The Concerto for Bass Tuba and Orchestra was composed in 1953-4 to mark the 50th anniversary of the formation of the LSO and was written for the orchestra's principal tuba player, Philip Catelinet. It was the first major concerto to be written for the instrument, and remains today the outstanding work of its kind. This new edition is based on all extant sources and contains full textual notes and a discussion of the editorial method. Notable additions are the
inclusion of two sets of phrasing for the Romanza-one from the first publication, largely influenced by Catelinet, and the other from Vaughan Williams's manuscript-and the original cadenza to the first movement. The arrangement for tuba and piano has been updated in light of the research carried out by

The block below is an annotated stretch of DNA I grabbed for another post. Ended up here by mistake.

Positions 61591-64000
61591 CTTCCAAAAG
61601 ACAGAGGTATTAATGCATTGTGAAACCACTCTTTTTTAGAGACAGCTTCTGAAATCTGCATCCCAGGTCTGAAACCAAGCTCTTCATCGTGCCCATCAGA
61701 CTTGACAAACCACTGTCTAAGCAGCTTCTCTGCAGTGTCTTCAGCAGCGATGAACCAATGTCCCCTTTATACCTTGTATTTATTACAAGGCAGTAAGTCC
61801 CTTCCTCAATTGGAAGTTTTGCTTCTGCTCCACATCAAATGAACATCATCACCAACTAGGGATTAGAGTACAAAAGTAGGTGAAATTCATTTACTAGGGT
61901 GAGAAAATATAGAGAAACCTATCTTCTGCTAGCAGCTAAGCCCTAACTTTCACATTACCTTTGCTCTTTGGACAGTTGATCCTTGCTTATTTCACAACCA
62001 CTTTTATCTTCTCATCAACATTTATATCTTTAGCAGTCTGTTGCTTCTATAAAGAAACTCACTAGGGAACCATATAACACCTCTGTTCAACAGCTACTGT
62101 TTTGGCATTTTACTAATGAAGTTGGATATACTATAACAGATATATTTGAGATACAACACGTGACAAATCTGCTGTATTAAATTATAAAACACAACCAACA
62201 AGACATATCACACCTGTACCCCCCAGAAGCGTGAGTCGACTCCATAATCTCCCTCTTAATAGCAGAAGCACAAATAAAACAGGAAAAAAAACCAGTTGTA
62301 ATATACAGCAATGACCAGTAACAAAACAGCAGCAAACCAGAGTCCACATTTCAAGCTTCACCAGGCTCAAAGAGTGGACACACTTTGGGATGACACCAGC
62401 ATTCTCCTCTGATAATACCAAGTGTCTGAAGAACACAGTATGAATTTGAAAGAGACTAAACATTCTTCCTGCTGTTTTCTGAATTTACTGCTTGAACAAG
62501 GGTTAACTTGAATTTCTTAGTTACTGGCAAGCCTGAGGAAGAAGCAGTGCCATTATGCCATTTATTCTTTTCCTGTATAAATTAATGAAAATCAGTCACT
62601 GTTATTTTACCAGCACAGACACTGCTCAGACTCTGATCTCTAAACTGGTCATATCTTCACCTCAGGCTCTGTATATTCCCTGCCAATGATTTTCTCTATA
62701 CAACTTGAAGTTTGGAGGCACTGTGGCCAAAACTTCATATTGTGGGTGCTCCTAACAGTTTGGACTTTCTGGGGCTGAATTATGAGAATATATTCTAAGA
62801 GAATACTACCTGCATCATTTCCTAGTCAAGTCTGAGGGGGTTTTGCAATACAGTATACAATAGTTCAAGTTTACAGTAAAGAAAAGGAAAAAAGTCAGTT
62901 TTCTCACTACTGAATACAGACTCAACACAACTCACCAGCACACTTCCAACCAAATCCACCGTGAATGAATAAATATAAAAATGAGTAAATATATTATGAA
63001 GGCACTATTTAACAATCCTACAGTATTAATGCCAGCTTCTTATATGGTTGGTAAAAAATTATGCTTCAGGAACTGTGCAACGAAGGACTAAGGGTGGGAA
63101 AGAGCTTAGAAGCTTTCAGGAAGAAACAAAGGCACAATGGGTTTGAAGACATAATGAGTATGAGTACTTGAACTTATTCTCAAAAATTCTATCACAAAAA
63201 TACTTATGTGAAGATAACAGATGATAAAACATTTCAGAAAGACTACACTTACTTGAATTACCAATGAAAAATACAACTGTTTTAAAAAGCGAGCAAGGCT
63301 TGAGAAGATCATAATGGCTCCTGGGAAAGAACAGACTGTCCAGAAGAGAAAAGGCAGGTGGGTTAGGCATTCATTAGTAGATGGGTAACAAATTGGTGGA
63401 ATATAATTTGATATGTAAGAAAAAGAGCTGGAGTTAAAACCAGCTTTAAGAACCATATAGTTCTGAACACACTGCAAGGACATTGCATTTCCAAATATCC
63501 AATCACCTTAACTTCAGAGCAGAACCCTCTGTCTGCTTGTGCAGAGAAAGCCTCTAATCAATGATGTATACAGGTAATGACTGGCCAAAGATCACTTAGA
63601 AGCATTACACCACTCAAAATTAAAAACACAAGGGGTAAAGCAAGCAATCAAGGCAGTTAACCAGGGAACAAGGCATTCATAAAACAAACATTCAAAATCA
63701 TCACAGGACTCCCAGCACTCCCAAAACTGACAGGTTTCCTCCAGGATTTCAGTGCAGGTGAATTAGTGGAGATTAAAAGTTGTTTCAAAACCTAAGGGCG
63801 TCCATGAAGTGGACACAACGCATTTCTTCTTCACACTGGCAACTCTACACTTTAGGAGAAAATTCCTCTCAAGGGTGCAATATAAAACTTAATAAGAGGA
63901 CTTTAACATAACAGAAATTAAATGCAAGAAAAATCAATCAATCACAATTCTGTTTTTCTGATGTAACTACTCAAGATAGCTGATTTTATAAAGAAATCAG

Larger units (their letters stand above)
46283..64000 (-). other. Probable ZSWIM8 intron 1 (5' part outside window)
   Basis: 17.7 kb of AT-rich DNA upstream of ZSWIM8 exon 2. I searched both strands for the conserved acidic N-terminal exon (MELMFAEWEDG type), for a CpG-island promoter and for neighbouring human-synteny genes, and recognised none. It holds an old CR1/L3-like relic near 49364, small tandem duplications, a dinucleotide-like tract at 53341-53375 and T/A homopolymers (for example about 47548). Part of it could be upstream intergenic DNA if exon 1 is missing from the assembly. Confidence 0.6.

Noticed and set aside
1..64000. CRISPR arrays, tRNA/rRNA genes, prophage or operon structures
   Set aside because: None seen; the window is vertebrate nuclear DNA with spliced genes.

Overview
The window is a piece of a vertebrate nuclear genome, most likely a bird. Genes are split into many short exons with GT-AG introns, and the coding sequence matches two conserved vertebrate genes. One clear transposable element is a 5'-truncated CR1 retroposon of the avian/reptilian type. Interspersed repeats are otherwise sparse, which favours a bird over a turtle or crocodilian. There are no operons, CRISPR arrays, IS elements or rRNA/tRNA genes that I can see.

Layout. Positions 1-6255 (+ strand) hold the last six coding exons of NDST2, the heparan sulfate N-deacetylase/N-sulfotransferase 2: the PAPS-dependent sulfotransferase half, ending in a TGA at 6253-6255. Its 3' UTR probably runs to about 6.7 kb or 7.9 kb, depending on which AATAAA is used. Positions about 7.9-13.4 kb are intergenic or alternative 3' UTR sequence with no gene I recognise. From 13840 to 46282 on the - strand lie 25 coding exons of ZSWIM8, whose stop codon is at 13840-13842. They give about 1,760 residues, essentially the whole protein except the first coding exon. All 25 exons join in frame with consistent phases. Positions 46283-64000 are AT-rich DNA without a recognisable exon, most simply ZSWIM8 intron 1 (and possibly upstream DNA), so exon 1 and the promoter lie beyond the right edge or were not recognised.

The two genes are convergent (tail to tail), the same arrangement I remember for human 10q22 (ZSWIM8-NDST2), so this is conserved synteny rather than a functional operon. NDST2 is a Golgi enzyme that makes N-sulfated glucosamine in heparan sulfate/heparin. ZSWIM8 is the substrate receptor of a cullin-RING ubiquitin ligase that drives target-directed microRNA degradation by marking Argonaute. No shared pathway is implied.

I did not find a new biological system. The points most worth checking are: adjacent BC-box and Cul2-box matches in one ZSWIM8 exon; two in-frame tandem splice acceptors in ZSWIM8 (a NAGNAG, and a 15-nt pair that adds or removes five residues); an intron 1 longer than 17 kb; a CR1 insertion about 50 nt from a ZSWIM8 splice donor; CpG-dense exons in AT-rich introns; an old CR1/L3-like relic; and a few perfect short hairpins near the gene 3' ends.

David Matthews, and all orchestral parts have been revised.
Vaughan Williams has come to be regarded as one of the finest British composers of the 20th century. He has a particularly wide-ranging catalogue of works, including choral works, symphonies, concerti, and opera. His searching and visionary imagination, combined with a flexibility in writing for all levels of music-making, has meant that his music is as popular today as it ever has been.